Travel restrictions in the United States for 8 African countries due to omicron

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The United States will restrict travel from South Africa and several other countries due to a new variant of COVID-19.

The White House announced the new rules on Friday, which come just weeks after the country reopens to international tourists with new entry rules.

The new rules, which come into force on Monday, apply to travelers from South Africa, Botswana, Zimbabwe, Namibia, Lesotho, Eswatini, Mozambique and Malawi. U.S. citizens and legal permanent residents are excluded.

The policy was implemented out of “plenty of caution” in light of the new variant and in consultation with Anthony Fauci, the president’s medical director and the Centers for Disease Control and Prevention.

The World Health Organization on Friday declared the variant, omicron, a variant of concern. The first case was reported to the WHO on Wednesday from South Africa.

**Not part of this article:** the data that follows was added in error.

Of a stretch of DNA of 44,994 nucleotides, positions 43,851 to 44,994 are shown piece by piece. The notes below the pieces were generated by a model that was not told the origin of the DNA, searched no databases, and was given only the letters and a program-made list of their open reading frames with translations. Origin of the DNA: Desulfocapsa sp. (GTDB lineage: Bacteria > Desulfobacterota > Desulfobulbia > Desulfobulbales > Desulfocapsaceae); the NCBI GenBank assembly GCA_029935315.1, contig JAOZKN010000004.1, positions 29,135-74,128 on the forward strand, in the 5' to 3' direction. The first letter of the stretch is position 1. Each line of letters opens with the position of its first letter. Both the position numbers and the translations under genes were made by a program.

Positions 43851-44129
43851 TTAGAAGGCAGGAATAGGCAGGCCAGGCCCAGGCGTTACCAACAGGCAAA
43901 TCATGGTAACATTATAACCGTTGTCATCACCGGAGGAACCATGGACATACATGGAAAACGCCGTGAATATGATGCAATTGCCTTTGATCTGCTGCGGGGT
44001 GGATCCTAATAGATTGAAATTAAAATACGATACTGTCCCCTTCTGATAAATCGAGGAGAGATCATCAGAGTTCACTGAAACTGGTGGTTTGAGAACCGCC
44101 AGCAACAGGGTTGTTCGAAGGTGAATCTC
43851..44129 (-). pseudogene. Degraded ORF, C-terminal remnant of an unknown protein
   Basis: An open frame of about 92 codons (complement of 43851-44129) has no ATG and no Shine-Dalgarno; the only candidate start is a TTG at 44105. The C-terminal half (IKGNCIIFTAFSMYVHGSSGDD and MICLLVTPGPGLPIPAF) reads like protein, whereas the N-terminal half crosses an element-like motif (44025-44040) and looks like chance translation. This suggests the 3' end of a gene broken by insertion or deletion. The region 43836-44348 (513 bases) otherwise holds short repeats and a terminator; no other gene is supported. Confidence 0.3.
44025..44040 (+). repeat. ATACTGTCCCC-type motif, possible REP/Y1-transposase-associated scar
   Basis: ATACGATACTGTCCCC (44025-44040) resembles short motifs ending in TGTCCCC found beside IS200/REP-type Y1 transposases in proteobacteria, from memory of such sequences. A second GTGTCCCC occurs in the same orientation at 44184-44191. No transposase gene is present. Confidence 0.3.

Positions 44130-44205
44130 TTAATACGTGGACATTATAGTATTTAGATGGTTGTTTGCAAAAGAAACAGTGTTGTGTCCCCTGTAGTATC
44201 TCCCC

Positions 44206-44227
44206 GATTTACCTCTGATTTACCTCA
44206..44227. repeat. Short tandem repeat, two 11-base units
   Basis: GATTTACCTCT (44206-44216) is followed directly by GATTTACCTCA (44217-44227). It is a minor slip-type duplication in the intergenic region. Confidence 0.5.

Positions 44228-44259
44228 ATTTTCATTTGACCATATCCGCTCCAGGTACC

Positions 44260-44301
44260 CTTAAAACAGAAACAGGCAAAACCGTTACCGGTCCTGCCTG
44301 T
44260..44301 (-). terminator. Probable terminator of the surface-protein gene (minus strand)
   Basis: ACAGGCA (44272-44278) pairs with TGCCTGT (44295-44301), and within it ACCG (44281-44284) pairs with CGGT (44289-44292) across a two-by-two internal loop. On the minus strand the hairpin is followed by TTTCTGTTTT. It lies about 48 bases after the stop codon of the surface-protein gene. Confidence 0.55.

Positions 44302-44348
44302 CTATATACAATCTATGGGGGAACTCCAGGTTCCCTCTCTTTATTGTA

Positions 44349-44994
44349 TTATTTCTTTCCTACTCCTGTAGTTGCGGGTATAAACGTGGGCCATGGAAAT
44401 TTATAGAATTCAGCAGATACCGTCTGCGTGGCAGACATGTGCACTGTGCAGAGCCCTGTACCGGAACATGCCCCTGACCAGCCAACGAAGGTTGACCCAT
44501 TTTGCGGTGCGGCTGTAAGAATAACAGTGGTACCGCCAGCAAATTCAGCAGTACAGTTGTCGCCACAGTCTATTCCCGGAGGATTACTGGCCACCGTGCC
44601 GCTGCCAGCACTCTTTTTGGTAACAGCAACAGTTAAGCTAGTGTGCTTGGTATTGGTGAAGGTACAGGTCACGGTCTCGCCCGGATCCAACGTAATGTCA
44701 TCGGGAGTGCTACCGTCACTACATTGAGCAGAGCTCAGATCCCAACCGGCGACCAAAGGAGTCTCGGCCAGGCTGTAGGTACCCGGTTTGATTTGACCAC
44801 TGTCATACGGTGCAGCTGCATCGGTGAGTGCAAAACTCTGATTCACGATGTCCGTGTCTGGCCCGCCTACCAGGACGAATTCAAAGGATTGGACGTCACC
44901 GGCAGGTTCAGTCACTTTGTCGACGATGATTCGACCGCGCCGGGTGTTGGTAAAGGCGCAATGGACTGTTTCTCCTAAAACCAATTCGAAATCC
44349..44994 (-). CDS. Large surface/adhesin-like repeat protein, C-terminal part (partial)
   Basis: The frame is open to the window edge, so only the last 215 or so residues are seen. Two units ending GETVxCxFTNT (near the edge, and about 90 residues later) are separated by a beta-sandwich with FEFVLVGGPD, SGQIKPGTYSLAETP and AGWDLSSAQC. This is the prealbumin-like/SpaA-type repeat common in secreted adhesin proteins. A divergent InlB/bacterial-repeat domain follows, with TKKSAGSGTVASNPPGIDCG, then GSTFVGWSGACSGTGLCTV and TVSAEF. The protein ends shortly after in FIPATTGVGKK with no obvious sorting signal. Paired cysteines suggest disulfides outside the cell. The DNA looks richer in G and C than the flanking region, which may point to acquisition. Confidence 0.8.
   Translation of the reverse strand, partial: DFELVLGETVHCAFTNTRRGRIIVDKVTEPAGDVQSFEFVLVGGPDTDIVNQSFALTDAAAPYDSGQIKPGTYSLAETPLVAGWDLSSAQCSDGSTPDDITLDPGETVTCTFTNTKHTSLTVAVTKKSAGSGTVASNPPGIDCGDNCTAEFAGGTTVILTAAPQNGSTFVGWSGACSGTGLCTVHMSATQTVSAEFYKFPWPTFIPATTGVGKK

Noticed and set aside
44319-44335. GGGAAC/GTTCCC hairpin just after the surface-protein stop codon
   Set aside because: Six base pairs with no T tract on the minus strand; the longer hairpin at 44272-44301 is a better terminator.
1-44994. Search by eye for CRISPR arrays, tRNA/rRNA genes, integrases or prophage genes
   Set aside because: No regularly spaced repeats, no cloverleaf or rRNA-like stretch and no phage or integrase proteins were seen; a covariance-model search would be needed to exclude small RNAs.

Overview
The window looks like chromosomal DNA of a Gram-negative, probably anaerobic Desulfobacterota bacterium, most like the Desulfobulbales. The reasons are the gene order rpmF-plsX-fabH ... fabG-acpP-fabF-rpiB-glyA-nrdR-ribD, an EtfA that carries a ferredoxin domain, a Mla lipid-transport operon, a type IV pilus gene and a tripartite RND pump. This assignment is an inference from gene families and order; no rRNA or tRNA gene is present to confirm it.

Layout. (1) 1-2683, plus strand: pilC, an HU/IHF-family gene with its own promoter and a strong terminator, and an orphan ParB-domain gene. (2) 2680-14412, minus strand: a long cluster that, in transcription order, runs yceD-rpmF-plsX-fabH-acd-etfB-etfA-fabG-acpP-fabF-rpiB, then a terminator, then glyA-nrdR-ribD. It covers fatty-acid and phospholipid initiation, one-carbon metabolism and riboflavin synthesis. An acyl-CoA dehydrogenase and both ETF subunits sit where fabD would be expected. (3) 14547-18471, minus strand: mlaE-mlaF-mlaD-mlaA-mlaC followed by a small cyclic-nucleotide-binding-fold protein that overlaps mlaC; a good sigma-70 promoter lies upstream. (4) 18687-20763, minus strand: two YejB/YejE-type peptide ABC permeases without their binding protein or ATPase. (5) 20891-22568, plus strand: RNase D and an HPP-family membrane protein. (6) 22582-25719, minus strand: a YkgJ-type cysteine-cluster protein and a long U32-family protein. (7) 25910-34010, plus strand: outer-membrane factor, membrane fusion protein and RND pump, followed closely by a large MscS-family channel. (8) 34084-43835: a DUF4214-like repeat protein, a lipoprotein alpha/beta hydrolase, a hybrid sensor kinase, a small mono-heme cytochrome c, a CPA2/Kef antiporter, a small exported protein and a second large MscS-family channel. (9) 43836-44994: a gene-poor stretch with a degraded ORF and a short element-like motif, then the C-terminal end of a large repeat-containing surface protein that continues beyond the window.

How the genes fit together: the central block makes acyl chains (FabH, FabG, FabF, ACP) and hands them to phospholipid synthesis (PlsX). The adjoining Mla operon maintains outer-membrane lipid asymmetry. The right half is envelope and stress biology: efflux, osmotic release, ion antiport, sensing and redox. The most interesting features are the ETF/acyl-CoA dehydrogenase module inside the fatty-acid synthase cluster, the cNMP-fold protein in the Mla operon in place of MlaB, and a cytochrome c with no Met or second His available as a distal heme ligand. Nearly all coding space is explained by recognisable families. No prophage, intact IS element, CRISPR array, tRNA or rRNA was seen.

Several European countries and the United Kingdom have already taken steps to restrict travel to and from Africa since the new variant came to light.

Which US airlines serve Africa?

United and Delta are the only U.S. airlines to offer service between the U.S. and Africa.

United Airlines began offering flights between the United States and Africa, flights that only began earlier this year.

The Chicago-based airline offers non-stop flights between Newark and Johannesburg and Washington, DC, to Accra three times a week. Seasonal service in Cape Town is also due to resume in December.

“We are monitoring the situation, but we have no change to announce at this time,” United spokeswoman Nicole Carriere said in an email.

Delta offers service between Atlanta and Johannesburg and said it is also monitoring the situation.

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